— The employee tests positive for COVID-19 within 14 days after a day the employee worked at the employee’s place of work;

— The day the employee worked at the place of work was on or after July 6, 2020; and,

— The employee tested positive during an “outbreak” at the employee’s specific place of work.

What is an “Outbreak” under SB 1159

Under the new legislation, an “outbreak” exists if, within 14 days, one of the following occurs at a specific place of employment:

— If the employer has 100 employees or fewer at the place of employment, at least four employees test positive;

— If the employer has more than 100 employees at a specific place of employment, four percent of the number of employees who reported to the specific place of employment test positive; or,

— One of the government agencies named by SB 1159 orders a specific place of employment to close.

Mandatory Reporting of COVID-Infected Employees – and $10,000 Penalty!

Under the new legislation, whenever an employer “knows or reasonably should know that an employee has tested positive for COVID-19,” the employer must within three business days report specified information to their workers compensation claims administrator about the Coronavirus-infected employee. The new statute requires that the employer send the report by email or fax.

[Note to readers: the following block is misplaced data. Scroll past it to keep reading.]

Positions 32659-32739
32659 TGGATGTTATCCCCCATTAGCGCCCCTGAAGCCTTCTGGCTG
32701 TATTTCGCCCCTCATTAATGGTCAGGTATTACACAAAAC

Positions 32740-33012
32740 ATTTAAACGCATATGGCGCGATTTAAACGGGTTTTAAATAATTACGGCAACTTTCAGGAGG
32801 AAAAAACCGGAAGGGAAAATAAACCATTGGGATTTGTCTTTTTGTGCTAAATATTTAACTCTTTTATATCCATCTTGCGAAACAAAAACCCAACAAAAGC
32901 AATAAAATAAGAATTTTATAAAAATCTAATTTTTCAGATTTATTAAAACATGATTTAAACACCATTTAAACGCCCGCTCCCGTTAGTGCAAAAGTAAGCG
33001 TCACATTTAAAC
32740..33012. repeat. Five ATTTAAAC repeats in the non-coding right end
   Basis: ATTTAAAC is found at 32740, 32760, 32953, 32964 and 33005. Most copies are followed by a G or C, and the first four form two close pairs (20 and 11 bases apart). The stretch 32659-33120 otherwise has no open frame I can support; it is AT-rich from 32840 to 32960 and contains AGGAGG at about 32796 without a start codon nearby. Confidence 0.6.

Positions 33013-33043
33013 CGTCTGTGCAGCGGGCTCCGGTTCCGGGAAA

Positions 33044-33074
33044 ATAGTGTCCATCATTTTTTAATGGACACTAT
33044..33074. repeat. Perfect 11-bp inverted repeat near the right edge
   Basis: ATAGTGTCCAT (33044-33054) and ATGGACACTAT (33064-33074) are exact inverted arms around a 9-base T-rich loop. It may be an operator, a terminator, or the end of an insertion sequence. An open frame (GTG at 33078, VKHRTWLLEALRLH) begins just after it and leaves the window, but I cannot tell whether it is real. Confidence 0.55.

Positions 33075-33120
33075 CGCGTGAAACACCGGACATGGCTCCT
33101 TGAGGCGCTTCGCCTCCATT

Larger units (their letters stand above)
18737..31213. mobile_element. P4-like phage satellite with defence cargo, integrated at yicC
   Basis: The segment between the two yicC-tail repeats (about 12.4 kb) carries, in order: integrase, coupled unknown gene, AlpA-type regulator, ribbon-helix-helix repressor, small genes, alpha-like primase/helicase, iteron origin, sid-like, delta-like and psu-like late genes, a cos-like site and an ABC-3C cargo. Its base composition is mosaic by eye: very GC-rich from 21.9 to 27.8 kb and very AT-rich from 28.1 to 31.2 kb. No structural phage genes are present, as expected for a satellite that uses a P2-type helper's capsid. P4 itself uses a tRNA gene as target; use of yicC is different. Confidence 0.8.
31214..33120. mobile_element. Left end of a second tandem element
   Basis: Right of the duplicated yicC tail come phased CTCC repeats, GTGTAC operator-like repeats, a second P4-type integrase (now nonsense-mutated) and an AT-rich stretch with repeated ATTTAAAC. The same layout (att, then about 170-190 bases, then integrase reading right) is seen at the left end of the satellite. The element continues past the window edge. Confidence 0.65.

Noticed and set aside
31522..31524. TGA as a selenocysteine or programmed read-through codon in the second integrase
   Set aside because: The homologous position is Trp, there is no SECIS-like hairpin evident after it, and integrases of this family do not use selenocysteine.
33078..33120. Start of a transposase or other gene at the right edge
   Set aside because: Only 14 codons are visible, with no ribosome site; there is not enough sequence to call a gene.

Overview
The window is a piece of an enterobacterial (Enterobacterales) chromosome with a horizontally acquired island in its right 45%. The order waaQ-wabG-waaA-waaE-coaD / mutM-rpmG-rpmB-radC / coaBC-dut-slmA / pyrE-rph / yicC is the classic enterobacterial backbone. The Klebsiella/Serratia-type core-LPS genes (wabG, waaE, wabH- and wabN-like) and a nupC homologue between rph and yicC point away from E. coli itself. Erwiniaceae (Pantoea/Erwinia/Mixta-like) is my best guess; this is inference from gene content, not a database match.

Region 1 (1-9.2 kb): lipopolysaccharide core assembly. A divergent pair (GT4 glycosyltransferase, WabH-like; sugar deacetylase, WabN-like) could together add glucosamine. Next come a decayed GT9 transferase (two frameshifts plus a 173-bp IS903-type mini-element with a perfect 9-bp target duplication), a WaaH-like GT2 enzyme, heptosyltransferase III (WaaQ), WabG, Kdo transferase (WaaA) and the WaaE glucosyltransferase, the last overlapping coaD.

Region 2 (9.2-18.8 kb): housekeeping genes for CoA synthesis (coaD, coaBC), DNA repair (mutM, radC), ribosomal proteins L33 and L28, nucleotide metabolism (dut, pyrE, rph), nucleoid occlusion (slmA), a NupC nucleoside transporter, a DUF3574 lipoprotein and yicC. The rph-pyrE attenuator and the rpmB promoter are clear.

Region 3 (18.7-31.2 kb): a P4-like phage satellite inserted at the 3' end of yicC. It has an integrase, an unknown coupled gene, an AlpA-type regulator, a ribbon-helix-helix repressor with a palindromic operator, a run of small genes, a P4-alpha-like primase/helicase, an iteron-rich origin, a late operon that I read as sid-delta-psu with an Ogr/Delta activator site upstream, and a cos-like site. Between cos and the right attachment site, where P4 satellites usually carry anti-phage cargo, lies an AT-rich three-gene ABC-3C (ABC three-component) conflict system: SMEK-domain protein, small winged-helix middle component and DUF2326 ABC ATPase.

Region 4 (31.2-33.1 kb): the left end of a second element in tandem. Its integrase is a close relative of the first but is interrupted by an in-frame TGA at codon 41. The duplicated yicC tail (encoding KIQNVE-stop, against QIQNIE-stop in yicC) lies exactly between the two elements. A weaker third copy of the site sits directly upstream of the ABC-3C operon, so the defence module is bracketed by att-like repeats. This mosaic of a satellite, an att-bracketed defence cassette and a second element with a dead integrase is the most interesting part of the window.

The following information must be reported:

— The fact that an employee has tested positive. Information identifying the employee is not to be reported, unless the employee “asserts the infection is work related” or has filed a workers compensation claim;

— The date the employee tested positive, which is the date the specimen was collected;

— The address of each building, store, facility or agricultural field where the employee worked within 14 days prior to the date the employee tested positive; and,

— The highest number of employees who worked at each location where the infected employee worked in the 45 days before the last day the employee worked there.

Claims administrators are to use the information reported to determine if an outbreak has occurred at a specific place of employment.

Employers are subject to a $10,000 civil penalty where they fail to report required information or intentionally submit false or misleading information. The penalty also may be imposed on any “person acting on behalf of an employer” breaching the reporting requirement. The Labor Commissioner is empowered to issue citations and impose the penalty.